The teenage boys from the Kansas City area who died Wednesday night in an accidental drowning at the Pella Aquatic Center could not swim, though they themselves told staff with the Fellowship of Christian Athletes (FCA) otherwise. FCA Executive vice president Tom Rogeburg tells KNIA/KRLS News that the boys’ parents signed permission documents stating that 14-year-old Gael Paulette – also known as Gael Chrispin – and 15-year-old Nehmson Sanon could not swim. Unfortunately, those slips were left in the FCA office in Pella, and not taken to the pool and checked.
All 175 students were asked at the pool if they could swim, and both boys who ultimately drowned assured FCA and Pella Aquatic Center staff that they could swim before getting into the water. Rogeburg says that as the students were boarding the buses to leave the aquatic center, it was noticed that the two boys were missing. About this time, and as the lights were being shut off, one of the pool personnel members shouted, ”There’s bodies in the water!”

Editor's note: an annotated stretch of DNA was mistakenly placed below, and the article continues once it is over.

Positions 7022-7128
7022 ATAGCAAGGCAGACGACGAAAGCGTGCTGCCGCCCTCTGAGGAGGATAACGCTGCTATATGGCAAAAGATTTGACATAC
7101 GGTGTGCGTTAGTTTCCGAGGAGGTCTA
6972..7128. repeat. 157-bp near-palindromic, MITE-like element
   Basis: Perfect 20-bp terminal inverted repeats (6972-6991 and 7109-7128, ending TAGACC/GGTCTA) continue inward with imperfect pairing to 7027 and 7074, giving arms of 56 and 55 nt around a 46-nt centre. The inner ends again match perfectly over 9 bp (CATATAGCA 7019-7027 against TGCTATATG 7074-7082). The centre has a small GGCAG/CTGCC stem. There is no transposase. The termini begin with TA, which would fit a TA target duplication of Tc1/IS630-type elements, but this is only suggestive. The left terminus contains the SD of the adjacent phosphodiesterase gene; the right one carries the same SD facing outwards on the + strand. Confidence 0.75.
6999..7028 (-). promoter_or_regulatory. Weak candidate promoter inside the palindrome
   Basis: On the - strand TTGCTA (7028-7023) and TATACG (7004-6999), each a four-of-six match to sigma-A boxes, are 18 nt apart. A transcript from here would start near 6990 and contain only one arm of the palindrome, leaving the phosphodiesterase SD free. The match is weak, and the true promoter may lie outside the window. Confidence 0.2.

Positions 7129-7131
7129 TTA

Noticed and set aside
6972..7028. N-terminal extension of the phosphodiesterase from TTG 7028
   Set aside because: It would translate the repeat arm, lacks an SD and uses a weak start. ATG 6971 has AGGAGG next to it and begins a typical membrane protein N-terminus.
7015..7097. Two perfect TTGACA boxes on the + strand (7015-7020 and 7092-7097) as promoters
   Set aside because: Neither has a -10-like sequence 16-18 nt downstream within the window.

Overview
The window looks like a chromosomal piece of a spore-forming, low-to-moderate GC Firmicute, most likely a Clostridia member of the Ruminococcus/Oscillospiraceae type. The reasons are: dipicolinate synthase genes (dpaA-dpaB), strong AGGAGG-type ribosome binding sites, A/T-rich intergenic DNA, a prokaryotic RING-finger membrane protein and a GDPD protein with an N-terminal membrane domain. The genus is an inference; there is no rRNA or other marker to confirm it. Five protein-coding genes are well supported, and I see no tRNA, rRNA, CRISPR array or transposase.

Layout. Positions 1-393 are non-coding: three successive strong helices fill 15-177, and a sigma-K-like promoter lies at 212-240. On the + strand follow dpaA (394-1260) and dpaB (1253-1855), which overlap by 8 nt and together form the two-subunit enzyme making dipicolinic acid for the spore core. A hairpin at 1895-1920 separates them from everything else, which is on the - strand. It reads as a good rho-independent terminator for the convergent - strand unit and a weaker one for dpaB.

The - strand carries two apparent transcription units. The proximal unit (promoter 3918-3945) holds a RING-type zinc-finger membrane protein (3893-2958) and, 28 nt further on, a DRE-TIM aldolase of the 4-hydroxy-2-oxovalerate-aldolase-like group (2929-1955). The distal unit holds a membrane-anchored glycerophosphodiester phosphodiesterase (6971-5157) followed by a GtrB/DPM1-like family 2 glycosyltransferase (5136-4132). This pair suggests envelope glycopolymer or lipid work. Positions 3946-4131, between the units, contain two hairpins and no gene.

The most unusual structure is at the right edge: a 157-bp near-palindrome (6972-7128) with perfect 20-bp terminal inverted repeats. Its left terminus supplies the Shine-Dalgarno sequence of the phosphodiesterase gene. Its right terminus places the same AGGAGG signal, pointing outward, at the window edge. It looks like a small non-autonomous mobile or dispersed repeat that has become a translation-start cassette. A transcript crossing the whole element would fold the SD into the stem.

The two boys were then pulled out of the water, but attempts to revive them failed and they were later pronounced dead at Pella Regional Health Center. A preliminary autopsy report stated the cause of death for both boys to be consistent with accidental drowning. Rogeburg says this is the worst tragedy in 54 years of FCA camps, where tens of thousands of children have participated. As a result of the accident, Rogeburg says the Fellowship of Christian Athletes has initiated an evaluation of its policies.
Additionally, a source tells KNIA/KRLS News that poor lighting conditions at the bottom of the Pella Aquatic Center may have been a contributing factor in the boys not being seen in the deep end of the pool. In October of 2006, the City of Pella filed a lawsuit against the installers of the lighting, Central Electric Company (CEC) of Pella.
The lawsuit alleges that that Central Electric knowingly and fraudulently installed carbon steel conduit and couplings instead of red brass conduit required by contract, and that CEC painted the carbon steel red to conceal the action. They further charge that the electrical cords to the underwater light fixtures were not of sufficient length to allow for removal and replacement of the lights. Central Electric Company is owned by Vincent Blom of Pella. The trial began this week.